Peter Csathy’s post on how SightSpeed runs things in the office is a great testament to how things CAN work if a company has the will. I started working exclusuively from home in 2003, but even before that point I remember having to negotiate hard to work even a few days out of the office–and that was as a contract tech writer. I mean if a contractor has trouble convincing management, an employee doesn’t have a hope. Since then, I’ve learned that it takes a certain kind of discipline to work effectively from home, and not everyone can do it well. However, with commute times for people edging up into the 4 hour range, companies have to start taking work-at-home scenarios more seriously. The impact of commuters on the environment is staggering as well. We need “to commute less and collaborate more — and more effectively — online”, as Peter puts it.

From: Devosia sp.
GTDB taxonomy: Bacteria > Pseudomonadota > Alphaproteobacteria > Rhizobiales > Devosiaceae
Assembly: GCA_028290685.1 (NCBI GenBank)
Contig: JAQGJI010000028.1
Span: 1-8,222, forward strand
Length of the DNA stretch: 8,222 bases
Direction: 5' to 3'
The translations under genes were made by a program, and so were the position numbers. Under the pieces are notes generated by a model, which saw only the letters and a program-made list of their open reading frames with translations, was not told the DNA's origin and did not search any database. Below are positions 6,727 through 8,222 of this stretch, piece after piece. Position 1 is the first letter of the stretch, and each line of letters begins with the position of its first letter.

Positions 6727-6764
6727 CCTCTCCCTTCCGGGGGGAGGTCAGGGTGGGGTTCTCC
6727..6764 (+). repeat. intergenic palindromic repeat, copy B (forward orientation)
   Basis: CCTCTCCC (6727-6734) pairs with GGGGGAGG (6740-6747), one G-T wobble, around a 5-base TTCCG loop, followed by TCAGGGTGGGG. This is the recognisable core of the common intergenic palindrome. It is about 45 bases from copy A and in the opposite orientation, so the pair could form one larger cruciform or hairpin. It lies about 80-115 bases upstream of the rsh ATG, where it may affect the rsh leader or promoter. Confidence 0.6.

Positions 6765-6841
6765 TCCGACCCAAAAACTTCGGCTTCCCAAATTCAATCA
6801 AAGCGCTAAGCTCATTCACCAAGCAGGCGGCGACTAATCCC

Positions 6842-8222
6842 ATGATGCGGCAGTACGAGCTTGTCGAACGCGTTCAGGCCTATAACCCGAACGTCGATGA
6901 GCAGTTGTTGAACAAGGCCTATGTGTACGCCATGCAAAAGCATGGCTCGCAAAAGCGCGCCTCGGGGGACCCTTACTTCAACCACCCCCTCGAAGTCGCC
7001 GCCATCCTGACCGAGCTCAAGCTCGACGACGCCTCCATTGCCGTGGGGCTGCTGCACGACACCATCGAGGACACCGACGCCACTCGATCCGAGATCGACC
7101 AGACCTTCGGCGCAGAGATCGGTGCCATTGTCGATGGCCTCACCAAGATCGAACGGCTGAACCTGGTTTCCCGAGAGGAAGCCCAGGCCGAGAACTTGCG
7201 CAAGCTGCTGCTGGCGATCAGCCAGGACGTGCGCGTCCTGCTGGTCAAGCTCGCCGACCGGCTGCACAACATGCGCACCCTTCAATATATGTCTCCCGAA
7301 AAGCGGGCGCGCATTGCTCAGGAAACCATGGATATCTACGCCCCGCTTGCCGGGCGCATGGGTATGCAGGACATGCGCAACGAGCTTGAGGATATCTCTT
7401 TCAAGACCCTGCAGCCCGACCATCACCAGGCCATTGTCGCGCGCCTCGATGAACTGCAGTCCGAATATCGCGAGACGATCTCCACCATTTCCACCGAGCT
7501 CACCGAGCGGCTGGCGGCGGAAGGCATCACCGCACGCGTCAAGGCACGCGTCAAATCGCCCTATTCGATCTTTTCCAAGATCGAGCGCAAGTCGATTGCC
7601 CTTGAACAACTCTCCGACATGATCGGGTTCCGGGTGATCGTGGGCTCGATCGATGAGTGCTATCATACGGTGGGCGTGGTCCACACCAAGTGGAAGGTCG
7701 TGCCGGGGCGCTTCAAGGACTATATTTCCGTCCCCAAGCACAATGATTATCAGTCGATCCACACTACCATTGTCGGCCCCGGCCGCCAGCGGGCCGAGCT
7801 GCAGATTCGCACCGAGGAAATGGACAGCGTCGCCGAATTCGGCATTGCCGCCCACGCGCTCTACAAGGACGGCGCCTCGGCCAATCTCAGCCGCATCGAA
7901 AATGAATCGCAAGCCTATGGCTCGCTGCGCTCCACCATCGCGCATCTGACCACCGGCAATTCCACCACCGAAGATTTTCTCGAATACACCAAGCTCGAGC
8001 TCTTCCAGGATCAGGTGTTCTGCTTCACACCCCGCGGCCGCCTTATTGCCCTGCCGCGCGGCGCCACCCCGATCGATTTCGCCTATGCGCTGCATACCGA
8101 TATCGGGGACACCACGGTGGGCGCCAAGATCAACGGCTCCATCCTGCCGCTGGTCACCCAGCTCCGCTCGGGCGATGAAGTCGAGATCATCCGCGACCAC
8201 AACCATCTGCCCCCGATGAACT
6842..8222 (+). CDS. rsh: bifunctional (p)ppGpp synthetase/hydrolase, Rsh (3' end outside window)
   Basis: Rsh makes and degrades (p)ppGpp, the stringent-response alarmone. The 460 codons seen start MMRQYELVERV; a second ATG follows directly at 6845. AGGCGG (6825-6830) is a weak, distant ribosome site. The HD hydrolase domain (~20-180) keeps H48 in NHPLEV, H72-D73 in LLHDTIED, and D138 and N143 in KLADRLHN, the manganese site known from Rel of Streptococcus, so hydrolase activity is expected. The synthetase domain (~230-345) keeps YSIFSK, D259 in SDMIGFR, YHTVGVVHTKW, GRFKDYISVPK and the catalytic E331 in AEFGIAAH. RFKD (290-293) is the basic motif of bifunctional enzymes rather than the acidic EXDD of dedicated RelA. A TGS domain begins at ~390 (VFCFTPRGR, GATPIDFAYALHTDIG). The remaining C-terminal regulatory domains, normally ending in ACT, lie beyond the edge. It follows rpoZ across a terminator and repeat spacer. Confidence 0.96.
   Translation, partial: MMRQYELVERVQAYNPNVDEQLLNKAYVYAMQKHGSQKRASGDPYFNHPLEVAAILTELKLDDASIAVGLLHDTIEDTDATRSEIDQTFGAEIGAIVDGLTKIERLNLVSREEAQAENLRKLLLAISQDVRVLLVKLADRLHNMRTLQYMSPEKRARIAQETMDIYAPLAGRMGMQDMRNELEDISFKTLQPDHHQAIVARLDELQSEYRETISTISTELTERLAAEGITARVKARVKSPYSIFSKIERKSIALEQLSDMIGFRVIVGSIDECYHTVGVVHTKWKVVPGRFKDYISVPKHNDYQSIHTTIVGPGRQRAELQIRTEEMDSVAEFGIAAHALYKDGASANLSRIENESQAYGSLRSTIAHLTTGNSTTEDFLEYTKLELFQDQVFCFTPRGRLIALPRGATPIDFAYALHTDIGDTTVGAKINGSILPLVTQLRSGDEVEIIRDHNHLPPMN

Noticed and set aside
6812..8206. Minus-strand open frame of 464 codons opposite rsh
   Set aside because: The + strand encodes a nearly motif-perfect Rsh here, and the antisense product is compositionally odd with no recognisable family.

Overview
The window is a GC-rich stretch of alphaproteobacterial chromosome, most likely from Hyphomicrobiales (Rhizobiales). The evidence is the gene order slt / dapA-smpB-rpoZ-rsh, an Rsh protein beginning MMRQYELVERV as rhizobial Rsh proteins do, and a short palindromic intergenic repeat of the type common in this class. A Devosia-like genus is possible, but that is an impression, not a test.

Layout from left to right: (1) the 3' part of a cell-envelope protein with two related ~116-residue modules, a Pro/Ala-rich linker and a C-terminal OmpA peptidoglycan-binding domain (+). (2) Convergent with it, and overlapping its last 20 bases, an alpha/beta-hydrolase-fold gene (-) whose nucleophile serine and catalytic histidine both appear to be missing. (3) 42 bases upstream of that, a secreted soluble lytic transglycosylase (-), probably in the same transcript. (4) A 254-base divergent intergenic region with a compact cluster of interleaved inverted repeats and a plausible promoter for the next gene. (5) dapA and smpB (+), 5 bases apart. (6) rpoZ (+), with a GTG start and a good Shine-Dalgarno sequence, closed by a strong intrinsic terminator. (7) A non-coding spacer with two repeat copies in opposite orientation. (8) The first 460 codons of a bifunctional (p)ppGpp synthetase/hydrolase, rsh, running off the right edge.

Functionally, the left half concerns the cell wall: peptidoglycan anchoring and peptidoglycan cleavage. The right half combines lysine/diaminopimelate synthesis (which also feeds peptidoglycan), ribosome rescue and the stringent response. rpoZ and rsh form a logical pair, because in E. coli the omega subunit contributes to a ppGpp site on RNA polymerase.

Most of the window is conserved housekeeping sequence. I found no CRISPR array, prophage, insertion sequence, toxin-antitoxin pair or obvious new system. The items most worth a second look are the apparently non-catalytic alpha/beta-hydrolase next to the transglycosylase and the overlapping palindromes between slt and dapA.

With tools like SightSpeed that are inexpensive and easy to deploy, there’s really no excuse for not entertaining a work-at-home policy. However, based on my experience, it hasn’t been the tools so much as the mindset. The biggest obstacle I see is a lack of skills or expertise in managing remote workers. It’s not the same as managing employees in the office. But there’s no training and no support, so managers operate the way they always have. It’s up to the remote worker to adapt and fit into the system. And guess what, there’s no support or training for employees to be fantasitc home-based workers either. In my view, you need both.